Unlike lead-acid batteries, which require watering and can deteriorate quickly when exposed to harsh conditions, lithium-ion batteries do not need any kind of maintenance. They also last longer than lead-acid batteries and do not have a reduced service life after deep cycling.
In addition, Lithium-ion batteries are designed to withstand long periods of high pulses. This is an important advantage since it ensures that AMRs can be used safely and effectively throughout the day in extreme temperature conditions.
To make the best use of this feature, it is important to select a battery chemistry that offers good operating characteristics under these conditions. This means choosing a cell that combines high voltage (typically 2.9 V), excellent temperature characteristics and low self-discharge.
For these purposes, Tadiran recommends using bobbin-type lithium thionyl chloride (Li-SOCl2) batteries as they offer the highest performance in AMR applications. This chemistry has a few key advantages over other options, including a rust-resistant coating that prevents the metal lithium in the cells from reacting with the liquid electrolyte, which results in a ‘passivation’ layer that protects the cells during storage.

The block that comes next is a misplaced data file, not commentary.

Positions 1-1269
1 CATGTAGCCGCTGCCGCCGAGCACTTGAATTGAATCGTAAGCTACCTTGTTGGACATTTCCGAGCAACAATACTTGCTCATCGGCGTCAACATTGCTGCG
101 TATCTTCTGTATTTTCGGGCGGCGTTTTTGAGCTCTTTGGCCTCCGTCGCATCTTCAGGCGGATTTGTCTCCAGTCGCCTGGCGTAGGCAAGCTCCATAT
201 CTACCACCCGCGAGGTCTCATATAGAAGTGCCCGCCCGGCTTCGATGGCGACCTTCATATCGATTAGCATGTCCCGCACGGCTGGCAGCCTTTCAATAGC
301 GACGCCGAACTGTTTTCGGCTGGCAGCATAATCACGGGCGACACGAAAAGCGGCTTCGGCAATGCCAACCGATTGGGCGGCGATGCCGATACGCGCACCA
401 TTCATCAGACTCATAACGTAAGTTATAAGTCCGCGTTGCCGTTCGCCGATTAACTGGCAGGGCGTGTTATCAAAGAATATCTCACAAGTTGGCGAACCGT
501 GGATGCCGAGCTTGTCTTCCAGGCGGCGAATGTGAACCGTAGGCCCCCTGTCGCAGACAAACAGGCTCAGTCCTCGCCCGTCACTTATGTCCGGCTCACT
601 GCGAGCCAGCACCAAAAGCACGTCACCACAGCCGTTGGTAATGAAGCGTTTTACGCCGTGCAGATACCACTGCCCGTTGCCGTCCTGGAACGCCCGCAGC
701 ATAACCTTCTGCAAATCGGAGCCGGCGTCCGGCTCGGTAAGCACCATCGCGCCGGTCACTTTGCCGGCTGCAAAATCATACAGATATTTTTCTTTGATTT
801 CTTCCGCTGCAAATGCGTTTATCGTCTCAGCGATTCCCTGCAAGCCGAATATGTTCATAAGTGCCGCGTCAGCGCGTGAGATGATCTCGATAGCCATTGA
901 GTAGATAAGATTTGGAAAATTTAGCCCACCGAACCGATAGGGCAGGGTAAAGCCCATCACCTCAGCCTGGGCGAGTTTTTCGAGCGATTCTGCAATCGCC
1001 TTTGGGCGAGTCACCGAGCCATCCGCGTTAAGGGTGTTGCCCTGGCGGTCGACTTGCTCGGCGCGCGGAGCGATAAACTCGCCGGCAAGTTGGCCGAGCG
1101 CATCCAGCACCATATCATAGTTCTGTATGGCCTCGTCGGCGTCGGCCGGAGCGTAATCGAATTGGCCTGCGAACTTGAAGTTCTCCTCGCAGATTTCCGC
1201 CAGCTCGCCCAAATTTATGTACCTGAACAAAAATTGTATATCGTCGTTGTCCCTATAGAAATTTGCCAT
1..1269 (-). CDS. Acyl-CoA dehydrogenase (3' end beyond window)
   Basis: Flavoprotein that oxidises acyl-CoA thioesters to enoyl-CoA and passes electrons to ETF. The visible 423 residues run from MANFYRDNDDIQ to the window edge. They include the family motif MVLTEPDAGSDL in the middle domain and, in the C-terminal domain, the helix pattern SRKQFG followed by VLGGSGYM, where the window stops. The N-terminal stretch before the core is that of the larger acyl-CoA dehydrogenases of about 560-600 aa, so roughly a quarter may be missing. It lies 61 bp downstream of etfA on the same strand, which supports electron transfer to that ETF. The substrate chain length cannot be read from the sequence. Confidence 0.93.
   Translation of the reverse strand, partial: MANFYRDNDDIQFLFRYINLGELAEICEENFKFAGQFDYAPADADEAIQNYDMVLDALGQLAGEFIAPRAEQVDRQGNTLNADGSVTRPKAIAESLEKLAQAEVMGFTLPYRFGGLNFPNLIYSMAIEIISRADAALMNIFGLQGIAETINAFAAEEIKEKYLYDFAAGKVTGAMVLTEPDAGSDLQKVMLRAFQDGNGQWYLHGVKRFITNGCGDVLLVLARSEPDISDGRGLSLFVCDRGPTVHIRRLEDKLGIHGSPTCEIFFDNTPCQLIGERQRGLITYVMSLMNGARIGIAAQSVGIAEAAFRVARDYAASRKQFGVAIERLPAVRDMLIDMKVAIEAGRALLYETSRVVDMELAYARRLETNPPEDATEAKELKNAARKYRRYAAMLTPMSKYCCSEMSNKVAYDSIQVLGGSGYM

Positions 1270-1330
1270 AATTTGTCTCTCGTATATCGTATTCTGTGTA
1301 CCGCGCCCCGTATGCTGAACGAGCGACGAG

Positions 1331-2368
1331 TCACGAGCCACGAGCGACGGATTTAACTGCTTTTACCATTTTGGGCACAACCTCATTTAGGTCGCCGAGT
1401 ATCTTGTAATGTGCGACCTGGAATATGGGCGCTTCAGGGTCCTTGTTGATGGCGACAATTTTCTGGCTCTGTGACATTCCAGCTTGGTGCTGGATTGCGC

Furthermore, Li-SOCl2 batteries are designed to withstand frequent high current pulses and remain in operation for a long time, which is essential for AMR systems. In addition, the chemistry is able to handle the high temperature, humidity and dust environments associated with these operations.
Another way to maximize the performance of your AMRs and AGVs is to utilize contact-free chargers that allow for quick in-process charging. This allows AMRs and AGVs to charge their batteries while performing processes such as loading/unloading and turnarounds. This can help AMRs and AGVs to operate more efficiently, increasing throughput and reducing maintenance costs.